Bernice said...

Private consumer spending is all about consumer goods - more potential landfill, more resources pointlessly gobbled up, more CO2 released into the atmosphere.

It is appallingly short sighted not simply because it continues doing all the stupid things which have brought us to this brink, but worse still, it tells us, foolishly, that it is necessary and good and right to continue on like this.

peacay said...

I'm sure I don't know enough but I've never let that stop me..

Zarquon has a point. And bernice, injecting money into our consumerist economy doesn't tell people to triple mortgage their home or acquire a couple more credit cards. We could round up all the advertisers of products if we want to find the real culprits on that front.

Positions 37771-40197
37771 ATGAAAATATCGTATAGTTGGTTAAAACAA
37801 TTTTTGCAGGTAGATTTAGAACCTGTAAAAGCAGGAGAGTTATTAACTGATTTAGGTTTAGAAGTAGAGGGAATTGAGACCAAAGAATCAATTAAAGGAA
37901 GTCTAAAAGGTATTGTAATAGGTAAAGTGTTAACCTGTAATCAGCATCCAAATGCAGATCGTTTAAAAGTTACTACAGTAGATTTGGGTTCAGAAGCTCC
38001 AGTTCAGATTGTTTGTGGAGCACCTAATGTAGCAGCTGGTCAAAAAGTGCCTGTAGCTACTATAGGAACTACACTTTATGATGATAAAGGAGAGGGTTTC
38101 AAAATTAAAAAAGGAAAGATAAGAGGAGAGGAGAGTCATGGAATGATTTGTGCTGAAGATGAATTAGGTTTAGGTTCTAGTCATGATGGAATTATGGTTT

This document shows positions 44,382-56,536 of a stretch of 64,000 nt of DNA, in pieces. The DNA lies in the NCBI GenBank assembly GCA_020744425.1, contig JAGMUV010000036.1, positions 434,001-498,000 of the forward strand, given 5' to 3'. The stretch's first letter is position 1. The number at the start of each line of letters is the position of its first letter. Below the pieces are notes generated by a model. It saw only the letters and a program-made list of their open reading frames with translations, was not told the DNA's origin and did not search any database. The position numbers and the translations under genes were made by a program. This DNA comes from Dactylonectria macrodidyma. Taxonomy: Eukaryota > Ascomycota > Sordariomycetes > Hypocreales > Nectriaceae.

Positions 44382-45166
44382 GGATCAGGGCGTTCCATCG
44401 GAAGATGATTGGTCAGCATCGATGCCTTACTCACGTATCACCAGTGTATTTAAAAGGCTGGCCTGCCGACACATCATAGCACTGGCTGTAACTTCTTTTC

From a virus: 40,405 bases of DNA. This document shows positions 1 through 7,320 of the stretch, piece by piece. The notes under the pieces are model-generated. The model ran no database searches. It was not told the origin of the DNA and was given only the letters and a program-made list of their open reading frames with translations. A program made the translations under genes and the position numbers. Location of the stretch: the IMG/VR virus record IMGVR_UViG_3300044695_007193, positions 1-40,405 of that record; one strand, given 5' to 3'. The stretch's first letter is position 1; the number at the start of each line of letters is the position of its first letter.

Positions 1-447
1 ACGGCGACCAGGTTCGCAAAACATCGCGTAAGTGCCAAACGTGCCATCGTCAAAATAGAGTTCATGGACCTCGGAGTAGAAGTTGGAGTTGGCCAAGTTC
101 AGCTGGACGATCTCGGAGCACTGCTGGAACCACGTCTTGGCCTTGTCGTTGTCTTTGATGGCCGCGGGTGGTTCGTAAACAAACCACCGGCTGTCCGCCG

What the big spend does do, if I have a vague handle on this whole deal, is help provide an optimistic set of data to help stablise the markets/bank credit lines. Stable consumer spending, however vacuous a topic, is one of the most basic floors under the economy, in terms of confidence. Tweaking it with an injection of money is also the quickest lever a government can pull.

Not that I'm sayin' that boosting the 'green' economy isn't a worthy idea, but it is not a short term stabilising measure, as far as I understand it. And this intervention is all about preventing a slide into recession ... or worse.

I have no money, kids, mortgage, credit cards or debt. I get nuffin'.

M-H said...

I will get a cut on the mortgage, but nothing else. But then, I'm not sure I really *need* anything else. Of course I'd always like more, but I'm on a good screw and have a nice house on a good bus route, a ssteady job and a shared car.